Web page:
Geomagnetic Origin for Transient Particle Events from Nuclear Reactor-Powered Satellites

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Science  28 Apr 1989:
Vol. 244, Issue 4903, pp. 444-448
DOI: 10.1126/science.244.4903.444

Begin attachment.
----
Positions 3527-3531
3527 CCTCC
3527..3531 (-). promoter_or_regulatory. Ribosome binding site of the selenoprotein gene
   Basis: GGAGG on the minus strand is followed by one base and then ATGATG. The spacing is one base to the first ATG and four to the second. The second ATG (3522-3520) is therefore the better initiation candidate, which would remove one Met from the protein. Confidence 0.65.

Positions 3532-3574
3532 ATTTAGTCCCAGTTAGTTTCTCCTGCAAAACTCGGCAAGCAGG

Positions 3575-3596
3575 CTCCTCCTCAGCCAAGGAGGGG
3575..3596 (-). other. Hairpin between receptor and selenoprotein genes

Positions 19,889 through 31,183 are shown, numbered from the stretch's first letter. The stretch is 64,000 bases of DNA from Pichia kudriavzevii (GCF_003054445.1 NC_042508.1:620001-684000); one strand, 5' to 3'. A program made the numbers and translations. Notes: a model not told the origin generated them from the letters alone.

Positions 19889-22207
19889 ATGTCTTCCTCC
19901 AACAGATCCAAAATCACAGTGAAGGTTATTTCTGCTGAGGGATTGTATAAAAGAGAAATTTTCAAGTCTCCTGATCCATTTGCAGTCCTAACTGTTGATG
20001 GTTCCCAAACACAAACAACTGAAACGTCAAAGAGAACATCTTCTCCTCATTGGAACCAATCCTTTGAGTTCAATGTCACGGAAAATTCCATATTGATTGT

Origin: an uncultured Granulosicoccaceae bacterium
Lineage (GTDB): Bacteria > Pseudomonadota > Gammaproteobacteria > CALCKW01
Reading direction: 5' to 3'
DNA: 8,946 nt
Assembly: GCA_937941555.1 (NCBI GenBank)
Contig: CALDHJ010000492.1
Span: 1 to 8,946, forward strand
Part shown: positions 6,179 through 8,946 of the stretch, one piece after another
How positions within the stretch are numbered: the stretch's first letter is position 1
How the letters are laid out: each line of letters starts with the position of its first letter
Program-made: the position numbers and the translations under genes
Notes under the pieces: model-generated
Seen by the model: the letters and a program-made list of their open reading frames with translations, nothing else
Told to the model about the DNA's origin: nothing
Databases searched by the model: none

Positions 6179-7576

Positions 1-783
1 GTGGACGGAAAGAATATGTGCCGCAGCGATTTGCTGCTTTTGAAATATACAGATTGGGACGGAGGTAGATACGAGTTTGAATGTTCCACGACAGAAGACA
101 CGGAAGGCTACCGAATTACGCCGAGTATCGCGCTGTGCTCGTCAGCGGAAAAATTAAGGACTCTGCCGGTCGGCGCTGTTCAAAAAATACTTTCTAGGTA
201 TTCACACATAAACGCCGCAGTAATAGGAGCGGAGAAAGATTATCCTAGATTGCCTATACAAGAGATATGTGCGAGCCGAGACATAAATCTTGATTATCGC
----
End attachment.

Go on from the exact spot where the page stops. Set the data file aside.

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Transient events observed since 1980 by the Gamma-Ray Spectrometer experiment on the Solar Maximum Mission satellite (SMM) have been identified with radiation emitted from 18 different Soviet nuclear reactor—powered satellites. Most of these satellites are similar to Cosmos 954 and 1402 which reentered the atmosphere. Gamma radiation from these satellites was detected when they passed within about 400 to 500 kilometers of SMM. Positron annihilation line radiation (511 kiloelectron volts) and charged-particle events were detected when SMM encountered clouds of positrons and electrons emitted by these satellites and stored up to tens of minutes in the geomagnetic field. The rate of these events varied from about 1 in 5 days to over 30 per day and was strongly dependent on the operating altitudes of the Cosmos satellites and density of the upper atmosphere.

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